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  • Bacteriology: Bacteriology is simply defined as the study of bacteria. Bacteriologists are microbiologists that are devoted to the study of bacteria especially those that are pathogenic i.e., disease-causing bacteria. They work in hospitals, research institutions, veterinary centers, university, government agencies and other areas where pathogenic bacteria are the microorganisms of interest.
  • Virology: Virology is defined as the study of viruses. Microbiologists that exclusively study viruses, their properties and the diseases they cause are called virologists. Virologists work in hospitals, research institutions, educational institutions (as educators and researchers), in government agencies and in pharmaceutical companies where there knowledge about viruses are harnessed to solve the problem of infectious diseases caused by viral agents.
  • Parasitology: Parasitology is the study of parasites or worms and even insects or arthropods that act as transmission vehicles or vectors for infectious diseases and their causative agents in both human and animal populations. Another related area to parasitology is protozoology which is the study of parasites and how their association with plants, animals and humans can cause infection or disease. Protozoologists study protozoa or parasites.
  • Mycology: Mycology is simply defined as the study of fungi including yeasts, moulds, mushrooms and slime moulds. Microbiologists that exclusively study fungi are called mycologists. They are found in the industries, hospitals, food industries, the academia and pharmaceutical companies where their services as it relates to fungi are required.  
  • Algology/phycology: Algology or phycology is defined as the study of algae. It is noteworthy that algae consist of both microscopic (invisible) and macroscopic (visible) forms. But due to the scope of microbiology, both macroscopic and microscopic algae of utmost importance to algologists (i.e., microbiologists that study algae) are usually studied in the field of microbiology.
  • Geochemical microbiology: Geochemical microbiology is the branch of microbiology that studies the applications of microorganisms in the mining of metals, crude oil and other natural resources from their natural sources or the ground. Microorganisms are currently being exploited in a number of mining and oil recovery activities. They have also been used to prospect for oil, gas and coal in areas deemed to be low in these resources. Geochemical microbiology can also be called geomicrobiology because this aspect of microbiology studies the interactions between microbes, minerals and other earth materials. It concerns itself with how microbes eat rocks. Geomicrobiology is a combination of two disciplines, geology and microbiology.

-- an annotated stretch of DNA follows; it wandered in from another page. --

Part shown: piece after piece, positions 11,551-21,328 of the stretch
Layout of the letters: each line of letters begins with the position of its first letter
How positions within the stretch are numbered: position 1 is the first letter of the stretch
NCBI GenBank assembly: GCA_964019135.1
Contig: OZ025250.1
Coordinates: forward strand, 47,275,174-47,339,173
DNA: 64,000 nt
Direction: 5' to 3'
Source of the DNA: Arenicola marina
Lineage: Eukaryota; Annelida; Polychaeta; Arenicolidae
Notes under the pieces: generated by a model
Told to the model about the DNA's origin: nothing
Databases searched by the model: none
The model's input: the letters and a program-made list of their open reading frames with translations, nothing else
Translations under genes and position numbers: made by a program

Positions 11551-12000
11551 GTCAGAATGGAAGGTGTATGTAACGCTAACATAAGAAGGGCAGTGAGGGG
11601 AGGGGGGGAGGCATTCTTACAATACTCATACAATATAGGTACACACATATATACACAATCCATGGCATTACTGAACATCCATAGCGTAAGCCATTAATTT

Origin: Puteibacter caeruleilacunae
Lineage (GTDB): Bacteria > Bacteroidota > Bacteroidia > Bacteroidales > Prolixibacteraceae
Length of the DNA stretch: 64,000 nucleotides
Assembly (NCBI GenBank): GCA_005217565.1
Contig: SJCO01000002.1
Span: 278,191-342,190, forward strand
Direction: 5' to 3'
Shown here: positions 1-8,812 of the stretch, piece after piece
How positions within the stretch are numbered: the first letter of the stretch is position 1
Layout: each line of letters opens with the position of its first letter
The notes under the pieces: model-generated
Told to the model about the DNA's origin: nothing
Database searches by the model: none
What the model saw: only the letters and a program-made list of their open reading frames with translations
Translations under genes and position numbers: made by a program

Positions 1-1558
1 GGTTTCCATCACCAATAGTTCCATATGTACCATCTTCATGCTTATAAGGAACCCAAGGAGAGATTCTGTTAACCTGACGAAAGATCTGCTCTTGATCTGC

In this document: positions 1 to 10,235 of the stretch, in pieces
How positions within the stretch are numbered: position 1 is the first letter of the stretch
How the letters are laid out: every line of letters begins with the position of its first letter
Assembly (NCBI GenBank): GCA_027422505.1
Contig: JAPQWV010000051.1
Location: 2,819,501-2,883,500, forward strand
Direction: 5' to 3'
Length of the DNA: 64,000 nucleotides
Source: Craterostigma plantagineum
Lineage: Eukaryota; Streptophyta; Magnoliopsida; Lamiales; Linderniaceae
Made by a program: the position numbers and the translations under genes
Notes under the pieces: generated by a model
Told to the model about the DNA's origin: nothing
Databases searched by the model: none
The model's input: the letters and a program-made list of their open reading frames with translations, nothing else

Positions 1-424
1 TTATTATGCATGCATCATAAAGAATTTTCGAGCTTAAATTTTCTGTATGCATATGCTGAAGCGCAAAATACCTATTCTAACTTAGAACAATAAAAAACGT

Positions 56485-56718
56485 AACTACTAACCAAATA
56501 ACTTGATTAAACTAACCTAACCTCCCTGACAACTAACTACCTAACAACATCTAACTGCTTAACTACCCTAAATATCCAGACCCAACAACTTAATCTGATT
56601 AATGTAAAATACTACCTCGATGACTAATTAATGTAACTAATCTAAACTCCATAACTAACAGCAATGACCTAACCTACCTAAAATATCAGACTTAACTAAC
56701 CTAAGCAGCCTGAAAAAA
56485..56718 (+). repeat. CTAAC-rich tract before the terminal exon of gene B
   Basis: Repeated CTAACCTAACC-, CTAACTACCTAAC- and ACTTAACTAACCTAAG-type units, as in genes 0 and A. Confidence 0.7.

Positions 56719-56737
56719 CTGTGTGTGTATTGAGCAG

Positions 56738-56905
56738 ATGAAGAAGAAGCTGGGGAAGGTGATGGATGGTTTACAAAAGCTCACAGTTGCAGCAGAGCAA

• Aero microbiology: Aero microbiology is largely concerned with the role of microorganisms in the air and in the contamination and spoilage of food, wine and beverages. It also specializes in the monitoring of dissemination of air-borne diseases in plant, animal and human populations. Aero microbiologists also evaluate the quality and quantity of air available for both human and animal activities; and the significance of bioaerosols in causing morbidity and mortality in human populations. Bioaerosols are microbial suspensions or airborne particles produced by microbes including fungi, bacteria and viruses, and which are mainly found in the atmosphere. They are composed of a variety of microbes and particles inclusive of live, dormant and dead microbes as well as other microbial toxins and other high molecular weight compounds that are of public health importance. Continued uncontrolled exposure of humans to these bioaerosols especially those working in certain occupations (for example, composters, farmers, abattoir workers, builders and construction workers) that predispose them to significant accumulation or inhalation of toxic biological agents (bioaerosols) are at a higher risk of becoming ill from exposure to bioaerosols. Most infectious disease agents are dispersed through the air in aerosols or in their spore or dormant state through suspensions of dust particles in the air; and this is particularly the case for pathogenic fungi and other microbes that are mostly dispersed as spores through contaminated dust particles in the air.  
  • Exo microbiology: Though still in its infancy, exo microbiology or astro microbiology is the branch of microbiology that specializes in the exploration of microbial life in the outer space. This aspect of microbiology studies microbial interactions in space and other space-like niches.


Further reading

Brooks G.F., Butel J.S and Morse S.A (2004). Medical Microbiology, 23rd edition. McGraw Hill Publishers. USA. Pp. 248-260.

Madigan M.T., Martinko J.M., Dunlap P.V and Clark D.P (2009). Brock Biology of microorganisms. 12th edition. Pearson Benjamin Cummings Publishers. USA. Pp.795-796.

Nester E.W, Anderson D.G, Roberts C.E and Nester M.T (2009). Microbiology: A Human Perspective. Sixth edition. McGraw-Hill Companies, Inc, New York, USA.

Prescott L.M., Harley J.P and Klein D.A (2005). Microbiology. 6th ed. McGraw Hill Publishers, USA. Pp. 296-299.

Singleton P and Sainsbury D (1995). Dictionary of microbiology and molecular biology, 3d ed. New York: John Wiley and Sons.

Slonczewski J.L, Foster J.W and Gillen K.M (2011). Microbiology: An Evolving Science. Second edition. W.W. Norton and Company, Inc, New York, USA.

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